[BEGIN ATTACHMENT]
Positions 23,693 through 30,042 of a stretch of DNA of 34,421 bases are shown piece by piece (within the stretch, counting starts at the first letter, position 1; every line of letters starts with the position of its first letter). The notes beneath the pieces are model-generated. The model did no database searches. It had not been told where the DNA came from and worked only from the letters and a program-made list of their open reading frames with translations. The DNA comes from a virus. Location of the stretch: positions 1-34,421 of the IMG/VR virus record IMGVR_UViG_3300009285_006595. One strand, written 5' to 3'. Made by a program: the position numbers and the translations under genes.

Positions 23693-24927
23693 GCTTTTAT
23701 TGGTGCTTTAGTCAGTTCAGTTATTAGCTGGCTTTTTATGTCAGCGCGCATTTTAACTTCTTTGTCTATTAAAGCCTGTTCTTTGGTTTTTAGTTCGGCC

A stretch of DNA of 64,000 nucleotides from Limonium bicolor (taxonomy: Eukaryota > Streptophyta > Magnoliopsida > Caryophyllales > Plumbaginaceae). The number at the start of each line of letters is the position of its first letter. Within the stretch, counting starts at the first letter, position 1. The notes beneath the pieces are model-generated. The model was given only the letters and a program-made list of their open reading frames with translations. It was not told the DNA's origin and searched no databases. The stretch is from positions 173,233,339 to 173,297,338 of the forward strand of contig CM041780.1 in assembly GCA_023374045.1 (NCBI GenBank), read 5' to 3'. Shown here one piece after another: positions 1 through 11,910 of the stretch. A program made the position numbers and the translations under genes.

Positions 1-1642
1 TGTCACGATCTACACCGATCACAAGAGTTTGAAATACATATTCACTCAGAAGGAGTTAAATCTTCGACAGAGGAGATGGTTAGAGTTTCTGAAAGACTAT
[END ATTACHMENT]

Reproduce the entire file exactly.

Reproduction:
Positions 23,693 through 30,042 of a stretch of DNA of 34,421 bases are shown piece by piece (within the stretch, counting starts at the first letter, position 1; every line of letters starts with the position of its first letter). The notes beneath the pieces are model-generated. The model did no database searches. It had not been told where the DNA came from and worked only from the letters and a program-made list of their open reading frames with translations. The DNA comes from a virus. Location of the stretch: positions 1-34,421 of the IMG/VR virus record IMGVR_UViG_3300009285_006595. One strand, written 5' to 3'. Made by a program: the position numbers and the translations under genes.

Positions 23693-24927
23693 GCTTTTAT
23701 TGGTGCTTTAGTCAGTTCAGTTATTAGCTGGCTTTTTATGTCAGCGCGCATTTTAACTTCTTTGTCTATTAAAGCCTGTTCTTTGGTTTTTAGTTCGGCC

A stretch of DNA of 64,000 nucleotides from Limonium bicolor (taxonomy: Eukaryota > Streptophyta > Magnoliopsida > Caryophyllales > Plumbaginaceae). The number at the start of each line of letters is the position of its first letter. Within the stretch, counting starts at the first letter, position 1. The notes beneath the pieces are model-generated. The model was given only the letters and a program-made list of their open reading frames with translations. It was not told the DNA's origin and searched no databases. The stretch is from positions 173,233,339 to 173,297,338 of the forward strand of contig CM041780.1 in assembly GCA_023374045.1 (NCBI GenBank), read 5' to 3'. Shown here one piece after another: positions 1 through 11,910 of the stretch. A program made the position numbers and the translations under genes.

Positions 1-1642
1 TGTCACGATCTACACCGATCACAAGAGTTTGAAATACATATTCACTCAGAAGGAGTTAAATCTTCGACAGAGGAGATGGTTAGAGTTTCTGAAAGACTAT